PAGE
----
'Primary Purpose' is the Appropriate Test to Determine Exemption Status of an Employee
In Heyen v. Safeway, Inc., an action to recover unpaid overtime pay by a former assistant manager, the Court of Appeal affirmed the trial court’s award of overtime pay to Heyen, even though she was classified as an exempt employee while she was employed by Safeway. Heyen claimed that Safeway should have classified her as non-exempt because she regularly spent a majority of her time performing checking and bagging duties. Safeway claimed that Heyen was simultaneously managing the store while also performing checking and bagging duties, and therefore her activities should be considered exempt.
Relying on Federal regulations incorporated into Wage Order 7 and the California Supreme Court case Ramirez v. Yosemite Water Co., the Court held that the jury was properly instructed by the trial court that when a party claims an employee is engaged in concurrent performance of exempt and non-exempt work, the jury must consider the time to either be exempt or non-exempt, depending on the primary purpose for which the employee undertook the task. Essentially, there is no hybrid category. If the tasks or activities were conducted to supervise employees or ensure smooth functioning of the store, then those activities would be exempt work. However, if the tasks were undertaken for other reasons such as in Heyen, where the employee devoted the majority of her time to non-exempt work so as not to exceed the number of hours budgeted for the store, then those activities are non-exempt.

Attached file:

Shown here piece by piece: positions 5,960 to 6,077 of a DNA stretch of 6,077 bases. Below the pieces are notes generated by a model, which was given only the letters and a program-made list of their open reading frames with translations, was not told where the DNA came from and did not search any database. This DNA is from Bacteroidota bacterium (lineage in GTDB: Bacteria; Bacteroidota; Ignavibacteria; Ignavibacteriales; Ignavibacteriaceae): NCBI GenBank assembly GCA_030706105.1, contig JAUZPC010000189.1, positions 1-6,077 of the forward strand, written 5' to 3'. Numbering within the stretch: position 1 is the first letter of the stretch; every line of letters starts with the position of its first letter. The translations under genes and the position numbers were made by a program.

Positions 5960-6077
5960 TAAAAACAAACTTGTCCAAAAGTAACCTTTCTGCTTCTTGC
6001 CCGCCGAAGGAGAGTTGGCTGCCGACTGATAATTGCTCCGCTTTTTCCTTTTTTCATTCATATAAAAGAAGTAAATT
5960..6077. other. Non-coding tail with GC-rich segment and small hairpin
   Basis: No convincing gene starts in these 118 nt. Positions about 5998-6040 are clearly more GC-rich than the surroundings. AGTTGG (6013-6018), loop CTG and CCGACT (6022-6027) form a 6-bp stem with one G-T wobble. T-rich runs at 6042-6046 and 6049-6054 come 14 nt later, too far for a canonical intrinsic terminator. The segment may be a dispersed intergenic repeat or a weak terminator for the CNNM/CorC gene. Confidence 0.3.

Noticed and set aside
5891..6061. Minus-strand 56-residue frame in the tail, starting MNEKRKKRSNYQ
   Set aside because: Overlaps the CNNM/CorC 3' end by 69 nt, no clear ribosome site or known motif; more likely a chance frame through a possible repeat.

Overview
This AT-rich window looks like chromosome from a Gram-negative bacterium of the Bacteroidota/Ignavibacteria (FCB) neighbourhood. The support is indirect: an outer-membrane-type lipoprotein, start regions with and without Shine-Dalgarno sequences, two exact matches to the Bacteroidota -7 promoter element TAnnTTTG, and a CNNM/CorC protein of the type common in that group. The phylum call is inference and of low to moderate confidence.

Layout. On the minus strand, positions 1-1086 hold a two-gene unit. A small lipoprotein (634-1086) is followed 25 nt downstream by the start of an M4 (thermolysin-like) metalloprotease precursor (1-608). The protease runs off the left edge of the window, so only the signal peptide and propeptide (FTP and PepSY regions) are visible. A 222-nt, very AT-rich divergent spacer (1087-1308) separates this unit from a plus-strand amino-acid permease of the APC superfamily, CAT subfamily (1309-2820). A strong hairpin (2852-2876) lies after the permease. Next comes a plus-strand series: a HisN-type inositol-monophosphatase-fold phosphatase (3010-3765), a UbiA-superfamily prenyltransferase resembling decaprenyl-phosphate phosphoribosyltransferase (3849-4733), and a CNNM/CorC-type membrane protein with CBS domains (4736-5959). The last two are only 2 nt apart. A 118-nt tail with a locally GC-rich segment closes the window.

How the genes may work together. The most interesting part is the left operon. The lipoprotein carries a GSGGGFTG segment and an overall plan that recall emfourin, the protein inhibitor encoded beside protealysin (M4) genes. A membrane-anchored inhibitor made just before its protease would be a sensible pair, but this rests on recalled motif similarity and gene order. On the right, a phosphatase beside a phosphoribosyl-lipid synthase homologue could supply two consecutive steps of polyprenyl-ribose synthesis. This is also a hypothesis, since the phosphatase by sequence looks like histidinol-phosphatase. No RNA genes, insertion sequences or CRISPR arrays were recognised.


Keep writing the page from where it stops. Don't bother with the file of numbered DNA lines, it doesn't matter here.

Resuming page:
Heyen reiterates that the burden of proof of showing an employee’s exempt status rests on the employer. To meet its burden, Heyen requires employers to show that the primary purpose of tasks performed by their store managers relate to employee supervision and/or management of the store.